Now the director is speaking, explaining his regia. Wotan loses control, he says. No Fooling! Hunding’s world is two-dimensional, he says. Wotan looks thru his eye with tunnel vision. Huh?? We see a dysfunctional family. O dear, now he is ‘splaining what “Gesamtkunstwerk” to us. This regista, M. Guy C. Seems like a nice enough fellow. I have to say that Franny Zambello’s regia worked better for moi. She had a noticeably younger, and therefore more credible cast to work with and it had a rather taut dynamism that this doesn’t quite have, although still very good.

    • Jay

      I’m hoping the HD telecast will encored at a theatre closer to where I live, since the intermission features you describe may be included. Better than listening to the latest wikileaks update and other intermission filler on Radio Tre.

  • MontyNostry

    Hugues Cuénod est mort!

    • Jay

      Sad news, but he lived a long life. RIP.

    • Belfagor

      Ce n’est pas possible!!!!!!!!!!!!! Wasn’t he immortal?

    • Will

      Really?! What a tremendous life, in artistry and longevity — and that MET debut at 85. Une bénédiction sur vous cher maitre Cuénod.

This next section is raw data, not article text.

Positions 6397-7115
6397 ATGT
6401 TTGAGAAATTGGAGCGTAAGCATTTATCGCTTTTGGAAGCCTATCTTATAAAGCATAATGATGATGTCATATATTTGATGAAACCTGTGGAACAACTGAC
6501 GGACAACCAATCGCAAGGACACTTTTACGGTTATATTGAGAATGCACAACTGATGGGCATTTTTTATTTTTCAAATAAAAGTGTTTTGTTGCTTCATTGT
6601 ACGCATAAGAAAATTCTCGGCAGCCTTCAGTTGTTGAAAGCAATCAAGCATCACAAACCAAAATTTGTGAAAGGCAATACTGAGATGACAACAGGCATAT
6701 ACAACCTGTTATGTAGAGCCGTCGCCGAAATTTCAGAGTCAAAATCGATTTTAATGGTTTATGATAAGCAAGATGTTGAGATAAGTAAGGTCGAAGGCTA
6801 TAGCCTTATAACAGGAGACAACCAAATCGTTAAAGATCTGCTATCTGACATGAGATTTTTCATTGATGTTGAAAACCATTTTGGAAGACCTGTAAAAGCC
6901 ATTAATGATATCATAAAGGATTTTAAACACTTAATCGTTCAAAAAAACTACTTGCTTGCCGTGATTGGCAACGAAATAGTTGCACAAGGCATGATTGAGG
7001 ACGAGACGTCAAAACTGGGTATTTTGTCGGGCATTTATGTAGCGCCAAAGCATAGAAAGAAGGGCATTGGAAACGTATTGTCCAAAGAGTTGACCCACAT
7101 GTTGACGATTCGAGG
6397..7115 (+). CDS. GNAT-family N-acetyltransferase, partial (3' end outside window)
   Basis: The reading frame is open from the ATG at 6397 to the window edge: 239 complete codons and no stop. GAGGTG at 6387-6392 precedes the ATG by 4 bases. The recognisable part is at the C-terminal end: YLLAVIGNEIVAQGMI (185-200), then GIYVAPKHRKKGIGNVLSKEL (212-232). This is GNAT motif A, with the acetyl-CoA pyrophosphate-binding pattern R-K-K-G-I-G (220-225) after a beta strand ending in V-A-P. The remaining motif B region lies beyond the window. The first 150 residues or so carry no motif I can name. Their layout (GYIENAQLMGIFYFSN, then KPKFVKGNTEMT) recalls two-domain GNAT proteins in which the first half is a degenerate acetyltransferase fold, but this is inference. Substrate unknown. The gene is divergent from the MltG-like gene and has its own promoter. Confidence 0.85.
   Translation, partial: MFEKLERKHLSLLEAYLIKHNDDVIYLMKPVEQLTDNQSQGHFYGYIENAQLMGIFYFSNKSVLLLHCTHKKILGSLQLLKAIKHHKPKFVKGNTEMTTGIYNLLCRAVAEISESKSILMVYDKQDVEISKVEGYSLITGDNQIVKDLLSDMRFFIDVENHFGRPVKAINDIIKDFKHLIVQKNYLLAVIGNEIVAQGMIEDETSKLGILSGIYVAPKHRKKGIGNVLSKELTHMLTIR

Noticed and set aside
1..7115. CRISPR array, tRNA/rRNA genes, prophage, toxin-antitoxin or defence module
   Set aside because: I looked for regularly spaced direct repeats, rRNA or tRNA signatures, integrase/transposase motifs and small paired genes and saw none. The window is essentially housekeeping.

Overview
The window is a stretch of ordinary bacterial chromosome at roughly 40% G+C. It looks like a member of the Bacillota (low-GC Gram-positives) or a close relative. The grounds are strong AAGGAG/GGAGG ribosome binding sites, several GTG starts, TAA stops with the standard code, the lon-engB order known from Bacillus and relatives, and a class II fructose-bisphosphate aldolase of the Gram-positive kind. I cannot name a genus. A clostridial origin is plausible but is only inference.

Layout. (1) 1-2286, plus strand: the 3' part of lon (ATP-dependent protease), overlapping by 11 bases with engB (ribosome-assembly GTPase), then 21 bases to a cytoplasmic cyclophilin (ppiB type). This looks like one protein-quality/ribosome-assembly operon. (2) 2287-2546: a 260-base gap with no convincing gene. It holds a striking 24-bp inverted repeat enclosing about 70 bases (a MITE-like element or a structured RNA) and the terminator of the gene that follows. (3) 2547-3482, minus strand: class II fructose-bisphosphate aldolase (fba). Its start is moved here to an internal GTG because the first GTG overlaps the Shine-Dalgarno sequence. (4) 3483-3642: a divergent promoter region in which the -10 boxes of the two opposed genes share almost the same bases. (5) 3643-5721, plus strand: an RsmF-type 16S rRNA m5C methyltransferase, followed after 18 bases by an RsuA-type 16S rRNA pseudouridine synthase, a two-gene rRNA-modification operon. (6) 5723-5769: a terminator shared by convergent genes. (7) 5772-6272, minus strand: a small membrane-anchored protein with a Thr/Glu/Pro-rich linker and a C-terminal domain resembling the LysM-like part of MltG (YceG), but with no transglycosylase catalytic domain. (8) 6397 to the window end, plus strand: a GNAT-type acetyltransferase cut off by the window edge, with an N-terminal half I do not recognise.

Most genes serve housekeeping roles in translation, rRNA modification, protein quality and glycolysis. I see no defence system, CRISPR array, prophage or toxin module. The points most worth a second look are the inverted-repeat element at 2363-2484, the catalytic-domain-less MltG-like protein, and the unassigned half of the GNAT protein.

• MontyNostry

        At least cara Magda is still with us.

        • Belfagor

          now my 1951 live broadcast from the Royal Opera of Le coq d’or in English -- with Mattiwilda Dobbs (who is still with us -- ??) will appreciate in value. As the Astrologer he pings out a fabulous top E in the last act………and the conducting by Diaghilev’s last protege, Igor Markevitch, is tremendous…….

          • iltenoredigrazia

            Mattiwilda is still with us in the Washington area and is occassionally seen at the Kennedy Center. Still looking lovely and as nice a lady as any.

          • Belfagor